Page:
The quiet influence of Kuwait’s Salafis
When Salafi Islamists objected to a youth forum on politics and religion in Kuwait earlier this year they took to Twitter and other media, but not to the streets.
While the Gulf state’s Salafis follow an interpretation of Islam that is just as puritanical as that of counterparts elsewhere, the means they use to assert their influence are more sophisticated – lobbying cabinet members, comments on social media and seminars.
Allowed relative freedom within Kuwait’s circumscribed and turbulent political system, they see themselves as an example for Salafis taking part in politics for the first time in other countries after the Arab Spring uprisings.
“The Salafi movement is known for its credibility and it takes a middle position between government and the opposition,” Kuwaiti Salafi MP Abdulatif al-Ameeri told Reuters after a parliamentary session earlier this month.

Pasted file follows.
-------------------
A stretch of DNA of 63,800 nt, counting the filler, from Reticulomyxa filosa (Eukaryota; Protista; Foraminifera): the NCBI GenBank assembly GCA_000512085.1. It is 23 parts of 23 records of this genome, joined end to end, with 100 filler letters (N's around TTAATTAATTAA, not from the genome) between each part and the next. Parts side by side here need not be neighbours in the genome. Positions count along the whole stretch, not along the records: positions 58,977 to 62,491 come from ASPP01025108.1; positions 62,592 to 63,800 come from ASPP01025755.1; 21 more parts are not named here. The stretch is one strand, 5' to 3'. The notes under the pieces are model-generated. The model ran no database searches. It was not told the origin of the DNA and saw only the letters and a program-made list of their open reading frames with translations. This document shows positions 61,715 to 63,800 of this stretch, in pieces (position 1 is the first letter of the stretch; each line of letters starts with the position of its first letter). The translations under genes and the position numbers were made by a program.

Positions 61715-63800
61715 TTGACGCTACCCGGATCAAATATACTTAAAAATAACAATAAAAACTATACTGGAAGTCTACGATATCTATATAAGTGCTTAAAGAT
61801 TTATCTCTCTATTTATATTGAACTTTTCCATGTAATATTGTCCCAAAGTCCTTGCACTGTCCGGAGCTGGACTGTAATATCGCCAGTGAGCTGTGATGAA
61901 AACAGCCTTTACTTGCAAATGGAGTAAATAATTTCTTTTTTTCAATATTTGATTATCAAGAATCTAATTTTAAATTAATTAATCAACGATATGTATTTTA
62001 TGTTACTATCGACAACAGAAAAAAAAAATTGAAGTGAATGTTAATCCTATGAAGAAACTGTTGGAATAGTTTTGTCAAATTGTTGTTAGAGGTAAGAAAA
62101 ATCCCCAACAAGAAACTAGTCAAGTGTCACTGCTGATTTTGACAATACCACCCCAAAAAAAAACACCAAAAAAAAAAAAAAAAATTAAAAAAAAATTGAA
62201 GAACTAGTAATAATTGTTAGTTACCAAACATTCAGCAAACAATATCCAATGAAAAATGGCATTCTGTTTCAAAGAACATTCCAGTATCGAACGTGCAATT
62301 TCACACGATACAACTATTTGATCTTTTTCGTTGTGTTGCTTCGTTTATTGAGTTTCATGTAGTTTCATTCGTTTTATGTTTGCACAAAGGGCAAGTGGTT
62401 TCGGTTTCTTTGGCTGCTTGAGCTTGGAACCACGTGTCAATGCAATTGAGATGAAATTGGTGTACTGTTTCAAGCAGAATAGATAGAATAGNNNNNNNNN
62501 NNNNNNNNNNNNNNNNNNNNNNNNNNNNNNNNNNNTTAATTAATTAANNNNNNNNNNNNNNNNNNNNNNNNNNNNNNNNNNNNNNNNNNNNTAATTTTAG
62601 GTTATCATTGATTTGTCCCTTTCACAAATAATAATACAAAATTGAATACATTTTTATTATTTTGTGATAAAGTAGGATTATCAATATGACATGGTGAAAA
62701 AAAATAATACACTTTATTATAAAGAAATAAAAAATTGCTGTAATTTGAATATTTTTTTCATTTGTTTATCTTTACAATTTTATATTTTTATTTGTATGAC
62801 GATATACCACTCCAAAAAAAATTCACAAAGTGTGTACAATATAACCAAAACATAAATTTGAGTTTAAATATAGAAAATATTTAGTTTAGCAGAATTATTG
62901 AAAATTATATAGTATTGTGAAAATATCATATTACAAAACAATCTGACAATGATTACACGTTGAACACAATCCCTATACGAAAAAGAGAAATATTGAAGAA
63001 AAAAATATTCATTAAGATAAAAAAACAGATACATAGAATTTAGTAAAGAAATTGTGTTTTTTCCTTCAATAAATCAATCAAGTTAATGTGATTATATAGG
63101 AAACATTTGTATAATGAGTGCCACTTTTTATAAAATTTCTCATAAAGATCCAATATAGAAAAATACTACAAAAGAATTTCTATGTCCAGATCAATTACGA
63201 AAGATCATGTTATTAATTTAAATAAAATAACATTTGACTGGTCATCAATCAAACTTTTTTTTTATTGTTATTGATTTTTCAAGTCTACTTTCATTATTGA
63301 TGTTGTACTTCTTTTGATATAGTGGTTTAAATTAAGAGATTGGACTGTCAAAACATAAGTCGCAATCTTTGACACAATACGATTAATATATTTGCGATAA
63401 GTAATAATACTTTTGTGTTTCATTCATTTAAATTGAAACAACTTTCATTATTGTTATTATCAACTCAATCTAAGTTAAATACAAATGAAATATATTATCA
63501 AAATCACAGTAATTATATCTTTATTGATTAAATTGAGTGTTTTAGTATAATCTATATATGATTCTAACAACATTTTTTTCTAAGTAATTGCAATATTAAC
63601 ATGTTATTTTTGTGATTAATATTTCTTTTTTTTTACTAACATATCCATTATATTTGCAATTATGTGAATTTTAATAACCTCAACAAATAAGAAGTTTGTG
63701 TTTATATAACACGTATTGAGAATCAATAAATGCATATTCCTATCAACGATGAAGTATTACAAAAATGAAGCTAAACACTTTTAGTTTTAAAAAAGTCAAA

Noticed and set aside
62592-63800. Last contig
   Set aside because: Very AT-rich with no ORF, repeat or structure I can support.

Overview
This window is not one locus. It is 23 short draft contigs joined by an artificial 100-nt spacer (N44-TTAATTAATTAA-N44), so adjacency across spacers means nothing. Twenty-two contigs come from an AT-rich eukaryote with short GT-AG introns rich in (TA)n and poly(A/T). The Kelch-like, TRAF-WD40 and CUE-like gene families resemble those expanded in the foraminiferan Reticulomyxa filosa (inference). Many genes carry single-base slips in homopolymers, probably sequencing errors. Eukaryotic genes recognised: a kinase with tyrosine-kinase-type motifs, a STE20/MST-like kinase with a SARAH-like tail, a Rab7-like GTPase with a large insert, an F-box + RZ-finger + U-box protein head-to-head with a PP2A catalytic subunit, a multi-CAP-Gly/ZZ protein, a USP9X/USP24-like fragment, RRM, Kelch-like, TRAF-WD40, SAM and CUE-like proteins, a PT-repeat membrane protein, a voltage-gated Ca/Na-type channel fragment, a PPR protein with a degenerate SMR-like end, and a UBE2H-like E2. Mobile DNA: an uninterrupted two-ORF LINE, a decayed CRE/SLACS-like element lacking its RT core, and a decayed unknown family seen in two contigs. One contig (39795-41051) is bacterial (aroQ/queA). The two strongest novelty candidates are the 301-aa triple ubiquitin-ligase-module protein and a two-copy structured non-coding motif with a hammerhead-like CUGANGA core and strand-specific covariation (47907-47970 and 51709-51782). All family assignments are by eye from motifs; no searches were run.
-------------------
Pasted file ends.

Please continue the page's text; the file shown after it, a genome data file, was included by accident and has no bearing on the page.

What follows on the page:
In the most recent election, four Salafis were elected to the 50-member parliament and six other men who share their line of thought also gained seats, he said. In Tunisia, by contrast, thousands of Salafis rioted in the capital last month over an art exhibition they said insulted Muslims.
One of Kuwait’s most vocal Salafi MPs, Waleed al-Tabtabie, has more than 198,000 followers on Twitter.
Some worry that the Salafis’ ties to neighboring Saudi Arabia, strengthened during Iraq’s 1990-91 occupation, have made them into a fundamentalist force that will push Kuwait toward a more austere form of Islam and closer to the Saudi sphere of influence.
But others – and Salafis themselves – deny a direct political link.